Sunday, March 18, 2007

Advance! Surround! Retreat!

A long, busy rehearsal today -- our first five-hour one, although more than a few actors curtailed that length by accident (check your schedules, please!). Most of the time was spent on battle scenes, and we managed to get through all three of them, plus a few surrounding scenes along the way.

Some thoughts about battles. Shakespeare didn't do 'em. He apparently felt his company's resources were inadequate, and even asked for his audience's forgiveness in Henry V for having "dared / On this unworthy scaffold, to bring forth / So great an object" as the battle of Agincourt. Mostly, his skirmishes were confined to offstage alarums and occasional, one-on-one scuffles (which, as often as not, started onstage but quickly moved offstage, as if even the combatants were embarrassed or shy).

This is odd, because overall, Shakespeare really seemed to dig spectacle. Elaborate pageants, parades of kings and princes, witches' dances (okay, the dance in Macbeth may have been written after Shakespeare was dead...but he probably would've liked it). The duel at the end of Hamlet is chock full of pomp and circumstance, with cannons firing, trumpets sounding, and of course plenty of poisoned, unbated fencing foil a-flying. Why, then, did he deliberately push all his wartime spectacle offstage?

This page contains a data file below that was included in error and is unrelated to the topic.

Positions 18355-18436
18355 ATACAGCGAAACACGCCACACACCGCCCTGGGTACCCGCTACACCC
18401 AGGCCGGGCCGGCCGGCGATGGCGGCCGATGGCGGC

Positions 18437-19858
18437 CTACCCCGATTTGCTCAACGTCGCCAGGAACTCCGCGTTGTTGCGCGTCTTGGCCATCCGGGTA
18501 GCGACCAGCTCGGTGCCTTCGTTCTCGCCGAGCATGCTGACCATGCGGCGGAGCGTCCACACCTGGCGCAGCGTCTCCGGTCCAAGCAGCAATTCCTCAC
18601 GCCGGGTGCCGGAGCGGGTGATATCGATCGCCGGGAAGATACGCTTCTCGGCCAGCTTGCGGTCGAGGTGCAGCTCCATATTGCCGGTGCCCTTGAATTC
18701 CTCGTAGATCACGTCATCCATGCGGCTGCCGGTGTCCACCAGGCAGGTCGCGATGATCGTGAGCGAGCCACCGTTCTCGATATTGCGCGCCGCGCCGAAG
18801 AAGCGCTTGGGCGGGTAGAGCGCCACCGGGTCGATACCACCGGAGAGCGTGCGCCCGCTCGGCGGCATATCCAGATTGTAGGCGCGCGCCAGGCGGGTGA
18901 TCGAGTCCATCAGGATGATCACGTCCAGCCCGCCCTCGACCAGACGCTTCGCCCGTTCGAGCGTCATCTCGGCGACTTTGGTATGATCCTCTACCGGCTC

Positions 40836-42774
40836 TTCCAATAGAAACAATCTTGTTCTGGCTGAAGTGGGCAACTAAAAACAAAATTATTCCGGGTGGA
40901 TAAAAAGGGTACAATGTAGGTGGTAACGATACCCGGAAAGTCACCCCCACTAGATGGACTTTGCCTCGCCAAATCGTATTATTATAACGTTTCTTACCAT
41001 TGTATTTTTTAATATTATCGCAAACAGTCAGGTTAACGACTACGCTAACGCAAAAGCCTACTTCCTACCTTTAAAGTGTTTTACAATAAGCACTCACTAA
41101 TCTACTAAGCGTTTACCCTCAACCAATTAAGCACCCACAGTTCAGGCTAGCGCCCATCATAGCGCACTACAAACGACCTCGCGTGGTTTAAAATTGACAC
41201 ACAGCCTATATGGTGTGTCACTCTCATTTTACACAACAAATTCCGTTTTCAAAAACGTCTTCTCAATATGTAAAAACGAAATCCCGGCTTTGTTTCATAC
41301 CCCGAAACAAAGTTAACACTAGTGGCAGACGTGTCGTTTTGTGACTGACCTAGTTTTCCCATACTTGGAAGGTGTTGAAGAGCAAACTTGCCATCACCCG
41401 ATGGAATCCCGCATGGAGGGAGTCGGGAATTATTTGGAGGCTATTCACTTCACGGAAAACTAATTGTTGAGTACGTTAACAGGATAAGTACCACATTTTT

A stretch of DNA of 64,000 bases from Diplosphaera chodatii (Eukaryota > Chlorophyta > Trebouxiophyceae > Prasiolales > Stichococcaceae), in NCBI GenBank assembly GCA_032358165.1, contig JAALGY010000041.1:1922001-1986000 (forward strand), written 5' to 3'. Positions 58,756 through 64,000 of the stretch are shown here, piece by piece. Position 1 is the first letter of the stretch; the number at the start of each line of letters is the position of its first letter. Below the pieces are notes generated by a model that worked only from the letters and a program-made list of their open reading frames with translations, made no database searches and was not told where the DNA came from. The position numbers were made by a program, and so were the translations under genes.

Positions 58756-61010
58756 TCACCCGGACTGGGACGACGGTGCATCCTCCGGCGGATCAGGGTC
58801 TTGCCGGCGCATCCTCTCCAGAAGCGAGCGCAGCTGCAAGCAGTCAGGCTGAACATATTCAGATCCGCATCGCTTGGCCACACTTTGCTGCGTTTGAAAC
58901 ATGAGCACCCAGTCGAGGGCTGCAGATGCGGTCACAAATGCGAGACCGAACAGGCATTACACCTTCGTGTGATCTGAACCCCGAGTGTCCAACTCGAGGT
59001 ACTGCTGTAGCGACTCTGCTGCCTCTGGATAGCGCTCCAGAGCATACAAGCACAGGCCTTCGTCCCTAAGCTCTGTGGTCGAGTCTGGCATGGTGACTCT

Having incorporated stylized battle sequences into both King Lear and A&C, I believe I can provide an explanation: they're bloody hard. Pageants and dances are difficult enough to choreograph, but the thing about them is, they're meant to be aesthetic and symmetrical. War is messy, random, chaotic. Choreographing chaos is hard.

But, as always, my actors were troopers, and we got everyone's roles in the chaos straightened out. I think the results will be -- well, not exactly stunning, but impressive. Ultimately, they feel as though, for a few moments, the rigorously structured world of Rome and Egypt shudders, threatening to collapse. And that's what war should feel like: the potential decimation of society. Now, as long as the play doesn't collapse, we've done our jobs.

Oh, and I think I've started to devise a solution to the Antony trajectory issues I mentioned in my last post. More on that soon.

No comments: